First Month of Haskell
I’ve been excpetionally fortunate in the past month to accomplish a long held goal of mine. As of the 13th of April I’ve been employed full time as a functional programmer. In particular I’ve taken the deepest of dives into Haskell. I thought it might be interesting, at least for me, to write up my thoughts after completing a month of Haskell.
First the depth of the dive has been overwhelming and the learning curve more equivalent to a vertical rock climb. But the entire time, no matter the exhaustion and believe me there was a lot of that, has been extrodinary. When I take a moment to reflect, I’ve had a smile on my face.
First thing, the degree to which types are ingrained in Haskell. That might seem surprising in itself, Haskell is afterall a strongly typed langauge and it was surprising to me too. I’ve used Erlang, with dialyzer, and OCaml a great deal before starting, and both these languages have reasonable type systems. Ocaml is even described as strongly typed. So what am I getting at?
Everything in Haskell feels typed to the nth degree. Every possible abstraction is pulled out into a common place, either Applicatives, Monads, Bimaps or Monad Transformers. Which is great that you can abstract like that. Using any Haskell library will require you to know about some of these things.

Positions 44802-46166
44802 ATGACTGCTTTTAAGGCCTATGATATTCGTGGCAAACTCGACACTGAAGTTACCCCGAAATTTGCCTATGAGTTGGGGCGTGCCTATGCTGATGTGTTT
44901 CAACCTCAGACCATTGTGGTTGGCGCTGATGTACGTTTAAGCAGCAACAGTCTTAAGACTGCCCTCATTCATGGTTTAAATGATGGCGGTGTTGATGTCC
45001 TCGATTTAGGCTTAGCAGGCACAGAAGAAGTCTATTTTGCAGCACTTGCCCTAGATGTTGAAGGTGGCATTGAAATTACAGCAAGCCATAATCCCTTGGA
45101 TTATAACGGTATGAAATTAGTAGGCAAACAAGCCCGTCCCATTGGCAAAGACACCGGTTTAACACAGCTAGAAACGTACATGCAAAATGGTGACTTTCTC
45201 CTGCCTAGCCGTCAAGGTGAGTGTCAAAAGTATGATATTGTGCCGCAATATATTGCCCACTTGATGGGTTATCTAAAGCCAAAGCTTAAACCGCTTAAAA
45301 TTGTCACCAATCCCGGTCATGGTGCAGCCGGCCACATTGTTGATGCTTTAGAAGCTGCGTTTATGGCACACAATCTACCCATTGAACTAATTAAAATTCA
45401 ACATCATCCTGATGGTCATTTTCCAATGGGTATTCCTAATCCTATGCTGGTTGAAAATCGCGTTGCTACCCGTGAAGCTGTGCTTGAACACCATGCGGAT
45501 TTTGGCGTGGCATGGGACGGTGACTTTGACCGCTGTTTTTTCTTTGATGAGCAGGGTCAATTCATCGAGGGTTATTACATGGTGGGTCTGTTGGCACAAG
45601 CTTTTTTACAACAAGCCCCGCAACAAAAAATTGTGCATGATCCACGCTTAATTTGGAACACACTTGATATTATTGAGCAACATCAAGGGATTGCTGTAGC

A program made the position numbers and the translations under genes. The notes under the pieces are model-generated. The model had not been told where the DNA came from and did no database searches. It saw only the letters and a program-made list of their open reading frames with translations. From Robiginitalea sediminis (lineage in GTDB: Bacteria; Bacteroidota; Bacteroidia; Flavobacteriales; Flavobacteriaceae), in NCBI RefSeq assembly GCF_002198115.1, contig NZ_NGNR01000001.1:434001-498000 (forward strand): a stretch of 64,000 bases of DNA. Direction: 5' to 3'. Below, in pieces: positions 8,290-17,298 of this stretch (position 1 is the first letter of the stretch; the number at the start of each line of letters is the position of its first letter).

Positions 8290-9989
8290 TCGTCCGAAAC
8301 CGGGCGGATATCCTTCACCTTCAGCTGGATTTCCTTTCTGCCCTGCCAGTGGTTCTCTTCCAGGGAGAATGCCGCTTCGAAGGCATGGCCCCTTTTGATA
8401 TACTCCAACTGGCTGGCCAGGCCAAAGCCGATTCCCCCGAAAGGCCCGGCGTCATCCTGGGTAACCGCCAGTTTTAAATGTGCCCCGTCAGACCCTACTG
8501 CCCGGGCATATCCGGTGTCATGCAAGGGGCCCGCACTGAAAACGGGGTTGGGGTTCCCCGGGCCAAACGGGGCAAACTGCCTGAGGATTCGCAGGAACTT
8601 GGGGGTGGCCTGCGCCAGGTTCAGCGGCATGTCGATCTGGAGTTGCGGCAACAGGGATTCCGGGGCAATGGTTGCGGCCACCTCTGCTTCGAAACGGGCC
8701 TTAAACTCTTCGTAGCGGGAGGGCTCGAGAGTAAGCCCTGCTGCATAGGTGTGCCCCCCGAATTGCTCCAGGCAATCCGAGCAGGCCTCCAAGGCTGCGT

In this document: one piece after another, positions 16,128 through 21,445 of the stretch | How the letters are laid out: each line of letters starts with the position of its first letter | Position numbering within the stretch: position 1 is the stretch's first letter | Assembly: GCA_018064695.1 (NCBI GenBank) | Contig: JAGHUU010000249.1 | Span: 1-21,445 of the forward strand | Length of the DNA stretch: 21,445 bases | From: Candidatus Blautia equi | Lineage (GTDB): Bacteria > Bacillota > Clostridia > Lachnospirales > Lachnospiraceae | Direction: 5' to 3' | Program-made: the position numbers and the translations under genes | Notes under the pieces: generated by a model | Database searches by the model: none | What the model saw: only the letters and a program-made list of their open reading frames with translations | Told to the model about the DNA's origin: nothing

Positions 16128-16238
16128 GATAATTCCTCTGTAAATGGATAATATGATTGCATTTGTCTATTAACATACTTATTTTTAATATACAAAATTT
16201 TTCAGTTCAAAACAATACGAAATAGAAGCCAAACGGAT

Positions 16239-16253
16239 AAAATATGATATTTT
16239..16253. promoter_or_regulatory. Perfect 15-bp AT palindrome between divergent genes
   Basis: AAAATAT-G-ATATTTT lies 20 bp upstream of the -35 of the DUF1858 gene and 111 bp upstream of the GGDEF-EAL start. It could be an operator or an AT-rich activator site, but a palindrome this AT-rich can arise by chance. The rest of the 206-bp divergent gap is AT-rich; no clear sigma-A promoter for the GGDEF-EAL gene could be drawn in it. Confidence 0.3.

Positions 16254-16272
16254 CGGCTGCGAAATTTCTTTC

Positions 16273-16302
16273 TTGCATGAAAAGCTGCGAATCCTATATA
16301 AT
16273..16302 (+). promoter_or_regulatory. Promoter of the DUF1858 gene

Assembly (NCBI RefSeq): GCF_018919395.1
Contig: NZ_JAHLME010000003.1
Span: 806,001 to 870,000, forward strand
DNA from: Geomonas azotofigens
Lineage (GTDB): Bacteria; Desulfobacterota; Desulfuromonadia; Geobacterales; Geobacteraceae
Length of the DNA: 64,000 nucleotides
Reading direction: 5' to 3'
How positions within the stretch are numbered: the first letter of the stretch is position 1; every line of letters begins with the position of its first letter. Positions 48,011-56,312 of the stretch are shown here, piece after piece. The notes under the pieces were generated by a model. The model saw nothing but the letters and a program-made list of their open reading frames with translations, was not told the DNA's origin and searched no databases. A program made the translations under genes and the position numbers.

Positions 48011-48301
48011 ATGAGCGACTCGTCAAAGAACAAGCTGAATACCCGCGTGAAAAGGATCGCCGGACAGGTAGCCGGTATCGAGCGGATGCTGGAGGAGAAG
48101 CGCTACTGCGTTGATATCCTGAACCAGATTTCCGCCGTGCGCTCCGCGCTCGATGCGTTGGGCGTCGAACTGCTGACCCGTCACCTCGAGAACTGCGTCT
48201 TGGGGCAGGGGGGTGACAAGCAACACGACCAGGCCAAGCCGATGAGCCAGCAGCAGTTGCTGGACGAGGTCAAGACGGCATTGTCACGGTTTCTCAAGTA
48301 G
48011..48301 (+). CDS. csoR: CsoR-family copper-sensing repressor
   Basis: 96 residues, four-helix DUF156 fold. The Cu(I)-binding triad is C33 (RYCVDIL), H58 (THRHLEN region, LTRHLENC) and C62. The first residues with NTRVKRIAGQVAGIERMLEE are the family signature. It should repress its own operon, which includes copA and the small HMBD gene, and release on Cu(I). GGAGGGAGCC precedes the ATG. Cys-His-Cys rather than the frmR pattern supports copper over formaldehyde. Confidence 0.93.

Coming from a background where I’d done Lisp, Erlang and OCaml, and some Haskell I thought I was totally prepared to start working in Haskell full time.
Learning Haskell the language is a good first step, but knowing the syntax and being comfortable reading code is one thing. What really surprised me was that knowing Haskell isn’t sufficient, you need to learn the set of typical Haskell libraries before you can really start making progress and feel at home in Haskell. Of course I’d used things like Monads in OCaml and read
No equivalent to Monad, Monad transformers, lenses, applicative, traversable library eco-system in OCaml. I naievely wonder why this hasn’t been built before and whether it’s even a good idea. The parallels to Scala and scalaz are all too apparent to me. Scala is a mixed OO/FP langauge in a similar way to OCaml. It also doesn’t enforce the same level of strictness with respect to side effects that Haskell does. So in both langauges if you want you can create a mess of side effectey code if you;re not careful. Also both langauges allow mutation, again another side effect, without tracking this via the type system.
I want to thank Mark Hibberd and Charles O’Farrell for being such great mentors over the last month, may they never grow tired of my endless questions.